One of the most difficult problems with writing contemporary YA is the lack of stakes

7423eb172fcc004d4ae7c86658cac10154f6a7b9f968e5b076c16dff16ce426f_3Your character wants something, but if they don’t get it, what happens? In a contemporary YA novel, usually the answer is, “Nothing.” Like seriously, they’re teens–what goal could they have that would entail major consequences? Sure, they might want to get into a good college (as in my novel) or get with that guy/girl or become captain of the debate team, but if those things don’t happen then so what? Disappointment is a part of life.

This isn’t just a contemporary YA problem. I think all novels, to some extent, suffer from the difficulty of creating high stakes while remaining character-driven. The problem is that if your character wants something, then obviously they don’t already have it, and if they don’t have it, then that means it’s possible to live without it.

Conversely, the more plot-driven your book is, the easier it is to create high stakes. If your book is about a masked gunman who enters the school and starts shooting, then your stakes are high, but you also don’t have much for your character to do. At that point, your character could be anyone: they’re just a human who needs to stay alive for the next few hours.

So how to balance the two: the need for high stakes and the need for characters whose choices actually matter? The solution, in many books, is, as I mentioned earlier, to have two plots. One of the plots, the smaller-stakes one, is driven by the character’s desire: in that plot, they’re acting first and setting the agenda. The other plot, the higher stakes one, is driven by their antagonist: in that plot, your character is primarily reacting to what someone else is doing. The first plot predominates in the first half of the book, and the second plot predominates in the second half.

For instance, take The Fault In Our Stars. It’s a book about kids who are dying of cancer. The stakes are sky high. But the problem is: a) there’s nothing for them to do, since an individual can’t fight cancer; and b) there’s nothing unique or personal about it. So you need to layer a plot on top of it. In this case, there’s a love story. That’s a plot where the characters have some agency, but there’d normally be no stakes (who cares if two teens get together). But by using the cancer plot as a constraint on the love plot, you have a story. The two plots are very complementary, too, since the love plot is life-affirming, while the cancer plot is life-denying. In the first half of the book, the kids choose to love, while in the second half…well…there are complications.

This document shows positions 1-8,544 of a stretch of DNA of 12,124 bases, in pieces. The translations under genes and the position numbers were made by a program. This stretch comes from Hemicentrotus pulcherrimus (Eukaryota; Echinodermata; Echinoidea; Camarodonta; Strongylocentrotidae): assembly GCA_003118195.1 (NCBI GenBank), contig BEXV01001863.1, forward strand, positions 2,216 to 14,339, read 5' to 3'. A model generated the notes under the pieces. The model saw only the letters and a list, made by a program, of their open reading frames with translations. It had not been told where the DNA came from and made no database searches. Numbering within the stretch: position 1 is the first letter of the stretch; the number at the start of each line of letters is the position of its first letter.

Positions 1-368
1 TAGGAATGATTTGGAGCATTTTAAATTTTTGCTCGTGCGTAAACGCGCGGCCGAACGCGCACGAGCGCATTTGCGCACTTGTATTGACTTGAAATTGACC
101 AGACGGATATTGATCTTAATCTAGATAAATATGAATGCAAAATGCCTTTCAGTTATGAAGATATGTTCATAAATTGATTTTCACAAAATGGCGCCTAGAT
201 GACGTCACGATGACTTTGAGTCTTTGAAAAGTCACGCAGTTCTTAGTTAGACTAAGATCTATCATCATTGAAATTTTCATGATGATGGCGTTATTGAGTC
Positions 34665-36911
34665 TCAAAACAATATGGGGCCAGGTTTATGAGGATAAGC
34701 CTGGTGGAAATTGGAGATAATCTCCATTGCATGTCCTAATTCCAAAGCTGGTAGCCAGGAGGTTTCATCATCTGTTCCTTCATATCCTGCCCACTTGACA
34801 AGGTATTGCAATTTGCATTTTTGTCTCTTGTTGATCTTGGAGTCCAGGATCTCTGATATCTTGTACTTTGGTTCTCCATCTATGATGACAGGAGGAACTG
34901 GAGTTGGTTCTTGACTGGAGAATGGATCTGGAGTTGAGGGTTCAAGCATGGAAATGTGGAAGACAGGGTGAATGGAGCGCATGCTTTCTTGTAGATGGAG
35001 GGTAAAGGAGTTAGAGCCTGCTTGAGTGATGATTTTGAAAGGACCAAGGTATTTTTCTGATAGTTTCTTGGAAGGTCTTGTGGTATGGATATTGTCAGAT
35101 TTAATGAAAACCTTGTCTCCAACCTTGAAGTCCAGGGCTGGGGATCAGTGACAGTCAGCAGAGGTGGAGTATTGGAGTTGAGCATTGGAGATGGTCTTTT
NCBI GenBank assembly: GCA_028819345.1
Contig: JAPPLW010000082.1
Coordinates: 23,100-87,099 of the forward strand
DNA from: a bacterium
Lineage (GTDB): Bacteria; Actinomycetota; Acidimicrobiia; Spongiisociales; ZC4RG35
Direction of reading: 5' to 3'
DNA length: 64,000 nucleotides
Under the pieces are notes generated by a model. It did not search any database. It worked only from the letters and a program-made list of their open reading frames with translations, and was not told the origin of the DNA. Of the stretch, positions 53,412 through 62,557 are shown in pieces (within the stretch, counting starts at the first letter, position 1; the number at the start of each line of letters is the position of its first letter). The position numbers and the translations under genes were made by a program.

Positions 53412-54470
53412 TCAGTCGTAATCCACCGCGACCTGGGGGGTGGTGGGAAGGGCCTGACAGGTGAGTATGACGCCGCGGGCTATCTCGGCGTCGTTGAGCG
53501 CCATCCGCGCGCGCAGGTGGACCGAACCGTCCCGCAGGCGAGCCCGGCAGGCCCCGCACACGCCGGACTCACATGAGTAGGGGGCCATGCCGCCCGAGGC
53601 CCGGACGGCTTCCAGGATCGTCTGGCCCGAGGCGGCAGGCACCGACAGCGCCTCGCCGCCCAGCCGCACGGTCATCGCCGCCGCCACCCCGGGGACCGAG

Or take The Spectacular Now. In the beginning of the book, the protagonist wants to get his ex-girlfriend back. Again, a concrete objective, driven by real desire, but low stakes. However, there’s an underlying plot concerning his alcoholism and his fecklessness. If the book was only about his alcoholism and fecklessness, it wouldn’t work, because there’d be nothing for him to do: How can you try not to drink? How can you try not to screw up?

But because the two plots are layered together, the stakes build. The second plot serves as a way of complicating the first plot, and now you see the choice the novel offers up: either he’ll find love, or his life will fall apart.

This is something that works best for contemporary and less plot-driven books, because in this structure, the bottom plot, the high-stakes plot, isn’t as emphasized as it would be in an action-oriented novel or in a mystery. I still haven’t quite cracked the problem of structure in those books. For the life of me, I find it very difficult to understand why it’s so compelling to see a person solve crime after crime. I know that it is compelling, because I’ve read Agatha Christie, and I’ve watched Law And Order, but I don’t know quite how the compulsion operates.

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